As of Wednesday, the Santa Clara County Coroner's Office still had not released the identity of the victim. Another resident of Santiago Villa said the home's resident was a man.
"I was on my computer pretty late at night, and I heard a bunch of alarms going off," said Gabriel Lujano of Mountain View. Lujano said he lives a few streets down from the fire. He ran to check out the scene once he realized the sirens were headed nearby.
Lujano arrived shortly after the fire department had established a perimeter and took pictures. "The house was just billowing non-stop," he said. "There was a lot of smoke."
The fire was first reported at 12:34 a.m. Monday morning. Firefighters immediately got to work, extinguishing the fire and preventing its spread to neighboring units in the closely packed mobile home park, Garrett said in a press release.
Firefighters could not enter the home until the flames were completely extinguished because the structural integrity of the unit had been badly damaged, said Garrett. After the fire was out, emergency crews combed through the wreckage and found one resident had died.
According to Lujano, about 30 neighbors watched as the fire department worked.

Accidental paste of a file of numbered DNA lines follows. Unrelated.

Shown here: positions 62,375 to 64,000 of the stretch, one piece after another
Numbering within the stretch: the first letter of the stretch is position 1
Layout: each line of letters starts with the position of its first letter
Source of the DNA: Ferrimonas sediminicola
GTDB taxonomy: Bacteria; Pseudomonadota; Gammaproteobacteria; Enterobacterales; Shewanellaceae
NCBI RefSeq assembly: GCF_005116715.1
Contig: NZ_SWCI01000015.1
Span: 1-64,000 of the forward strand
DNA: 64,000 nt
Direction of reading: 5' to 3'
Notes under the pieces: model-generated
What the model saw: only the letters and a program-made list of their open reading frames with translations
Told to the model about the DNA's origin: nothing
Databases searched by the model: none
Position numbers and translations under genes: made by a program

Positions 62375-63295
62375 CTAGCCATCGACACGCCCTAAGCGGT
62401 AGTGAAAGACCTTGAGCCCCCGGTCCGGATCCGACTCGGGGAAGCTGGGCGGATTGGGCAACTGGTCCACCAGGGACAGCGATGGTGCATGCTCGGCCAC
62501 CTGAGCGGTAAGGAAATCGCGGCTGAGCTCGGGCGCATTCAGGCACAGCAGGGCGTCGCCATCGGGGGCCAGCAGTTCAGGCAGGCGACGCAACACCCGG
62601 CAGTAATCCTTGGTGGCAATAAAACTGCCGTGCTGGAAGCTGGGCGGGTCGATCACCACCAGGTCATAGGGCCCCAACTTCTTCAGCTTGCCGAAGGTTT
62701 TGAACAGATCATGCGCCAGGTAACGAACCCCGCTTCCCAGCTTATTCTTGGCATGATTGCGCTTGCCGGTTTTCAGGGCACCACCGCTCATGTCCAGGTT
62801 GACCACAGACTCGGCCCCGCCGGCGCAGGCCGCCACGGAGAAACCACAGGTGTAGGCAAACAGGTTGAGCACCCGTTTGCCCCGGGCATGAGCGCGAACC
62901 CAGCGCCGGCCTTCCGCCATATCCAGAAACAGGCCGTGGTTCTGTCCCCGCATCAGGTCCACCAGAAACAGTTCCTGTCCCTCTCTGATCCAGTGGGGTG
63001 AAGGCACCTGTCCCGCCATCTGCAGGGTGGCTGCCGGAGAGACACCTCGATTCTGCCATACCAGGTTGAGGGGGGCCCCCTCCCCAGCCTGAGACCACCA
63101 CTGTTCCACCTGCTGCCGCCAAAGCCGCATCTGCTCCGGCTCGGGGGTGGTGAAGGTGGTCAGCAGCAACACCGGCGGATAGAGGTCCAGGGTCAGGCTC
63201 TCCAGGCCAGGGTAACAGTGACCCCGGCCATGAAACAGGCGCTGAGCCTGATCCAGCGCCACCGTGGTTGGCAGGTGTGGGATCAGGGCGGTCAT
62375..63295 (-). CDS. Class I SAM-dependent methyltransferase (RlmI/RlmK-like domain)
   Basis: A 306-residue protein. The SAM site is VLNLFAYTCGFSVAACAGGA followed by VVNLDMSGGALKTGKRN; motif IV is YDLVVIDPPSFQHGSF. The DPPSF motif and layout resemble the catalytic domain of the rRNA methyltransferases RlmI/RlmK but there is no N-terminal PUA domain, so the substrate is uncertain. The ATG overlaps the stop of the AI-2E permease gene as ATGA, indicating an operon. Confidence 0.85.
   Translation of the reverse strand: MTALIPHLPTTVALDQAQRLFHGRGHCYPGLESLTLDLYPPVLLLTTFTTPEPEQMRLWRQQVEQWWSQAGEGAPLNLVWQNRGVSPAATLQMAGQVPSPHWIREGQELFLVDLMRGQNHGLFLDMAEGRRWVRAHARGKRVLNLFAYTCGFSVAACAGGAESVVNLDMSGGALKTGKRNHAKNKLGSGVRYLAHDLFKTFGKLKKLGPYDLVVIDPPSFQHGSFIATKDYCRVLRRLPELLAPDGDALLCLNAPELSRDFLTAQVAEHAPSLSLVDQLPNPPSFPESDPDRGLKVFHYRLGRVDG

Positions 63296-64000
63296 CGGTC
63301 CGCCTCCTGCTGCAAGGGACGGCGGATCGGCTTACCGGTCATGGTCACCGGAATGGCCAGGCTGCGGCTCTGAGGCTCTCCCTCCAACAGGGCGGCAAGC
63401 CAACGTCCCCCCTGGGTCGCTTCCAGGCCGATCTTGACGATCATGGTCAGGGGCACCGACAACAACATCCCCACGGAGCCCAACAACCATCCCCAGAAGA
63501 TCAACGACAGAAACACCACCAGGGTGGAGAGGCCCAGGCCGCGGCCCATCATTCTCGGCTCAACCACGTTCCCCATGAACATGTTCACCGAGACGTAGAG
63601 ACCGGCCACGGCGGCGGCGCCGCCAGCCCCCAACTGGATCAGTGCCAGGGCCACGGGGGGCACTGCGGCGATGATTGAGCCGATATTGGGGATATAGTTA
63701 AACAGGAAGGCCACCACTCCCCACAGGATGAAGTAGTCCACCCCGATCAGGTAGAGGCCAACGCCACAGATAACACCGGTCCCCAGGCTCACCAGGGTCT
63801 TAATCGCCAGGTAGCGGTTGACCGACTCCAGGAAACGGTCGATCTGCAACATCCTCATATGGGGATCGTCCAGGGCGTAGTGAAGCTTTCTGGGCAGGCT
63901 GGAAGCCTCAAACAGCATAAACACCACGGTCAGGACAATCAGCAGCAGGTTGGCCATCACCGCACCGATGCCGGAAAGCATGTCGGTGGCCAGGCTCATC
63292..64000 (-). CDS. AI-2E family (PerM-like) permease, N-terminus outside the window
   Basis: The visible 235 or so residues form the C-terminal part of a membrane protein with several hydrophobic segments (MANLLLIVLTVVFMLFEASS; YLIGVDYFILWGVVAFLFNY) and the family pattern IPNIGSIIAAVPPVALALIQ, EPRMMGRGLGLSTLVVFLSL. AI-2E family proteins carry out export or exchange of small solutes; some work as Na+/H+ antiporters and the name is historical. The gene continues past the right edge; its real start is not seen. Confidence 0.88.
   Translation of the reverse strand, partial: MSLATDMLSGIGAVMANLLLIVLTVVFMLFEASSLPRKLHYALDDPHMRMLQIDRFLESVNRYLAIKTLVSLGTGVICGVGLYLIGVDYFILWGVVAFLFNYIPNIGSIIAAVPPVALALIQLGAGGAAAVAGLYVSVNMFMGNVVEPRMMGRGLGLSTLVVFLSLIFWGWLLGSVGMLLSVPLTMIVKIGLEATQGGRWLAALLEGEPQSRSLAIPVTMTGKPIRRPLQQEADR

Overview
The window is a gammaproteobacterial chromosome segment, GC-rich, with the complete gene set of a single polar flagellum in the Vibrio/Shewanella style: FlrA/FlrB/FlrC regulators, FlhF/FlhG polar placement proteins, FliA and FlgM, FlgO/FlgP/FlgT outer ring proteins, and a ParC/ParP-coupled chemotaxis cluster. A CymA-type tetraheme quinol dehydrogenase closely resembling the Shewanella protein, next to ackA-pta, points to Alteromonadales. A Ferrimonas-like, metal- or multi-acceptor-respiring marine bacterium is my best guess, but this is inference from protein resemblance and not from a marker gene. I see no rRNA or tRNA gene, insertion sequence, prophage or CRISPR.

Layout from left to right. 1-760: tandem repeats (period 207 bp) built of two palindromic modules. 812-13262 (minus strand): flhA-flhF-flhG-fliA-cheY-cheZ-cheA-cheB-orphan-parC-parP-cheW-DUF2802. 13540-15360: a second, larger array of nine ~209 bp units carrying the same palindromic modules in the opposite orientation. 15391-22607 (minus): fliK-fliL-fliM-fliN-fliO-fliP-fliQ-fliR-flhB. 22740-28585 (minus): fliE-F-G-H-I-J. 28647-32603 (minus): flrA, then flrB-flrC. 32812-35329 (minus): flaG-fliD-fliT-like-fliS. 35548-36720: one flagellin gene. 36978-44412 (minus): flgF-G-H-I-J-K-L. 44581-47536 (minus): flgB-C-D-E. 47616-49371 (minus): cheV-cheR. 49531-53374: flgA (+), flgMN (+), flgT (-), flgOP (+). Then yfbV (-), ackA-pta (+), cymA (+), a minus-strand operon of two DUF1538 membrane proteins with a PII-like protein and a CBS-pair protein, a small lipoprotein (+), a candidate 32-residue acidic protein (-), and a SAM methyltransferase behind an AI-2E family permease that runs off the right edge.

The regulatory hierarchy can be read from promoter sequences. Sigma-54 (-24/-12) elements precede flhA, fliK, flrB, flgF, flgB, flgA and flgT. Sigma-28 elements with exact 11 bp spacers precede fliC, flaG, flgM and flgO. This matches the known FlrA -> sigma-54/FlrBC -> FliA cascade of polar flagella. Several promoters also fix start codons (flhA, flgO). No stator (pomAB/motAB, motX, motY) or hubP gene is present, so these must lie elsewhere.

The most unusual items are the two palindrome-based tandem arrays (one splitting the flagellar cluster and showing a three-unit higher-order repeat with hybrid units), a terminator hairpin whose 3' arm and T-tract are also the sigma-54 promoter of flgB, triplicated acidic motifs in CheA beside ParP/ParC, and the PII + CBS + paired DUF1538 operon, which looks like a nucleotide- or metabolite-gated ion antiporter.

One of the victim's neighbors told him they heard a small explosion before looking outside and seeing the house in flames.
At one point, he said, he noticed a neighbor of the deceased man crying and exclaiming in shock that the unit had been engulfed in flames so fast.
While no cause of the fire has been determined yet, Garrett offered several warnings on how to avoid fires in the home. The combination of cold weather and the holiday season — with Christmas trees, lights and more time spent cooking — make for an increased likelihood of accidental fires.
Safety tips include: keeping flammable items away from heat sources, like the stove or fireplace; maintaining a "kid-free" zone around open fires and space heaters; never using an oven to heat the home; having heating equipment and fireplaces installed or maintained by qualified professionals annually; and never leaving a fire, oven, or hot stove unattended.
It is also important to regularly test smoke alarms, she said.
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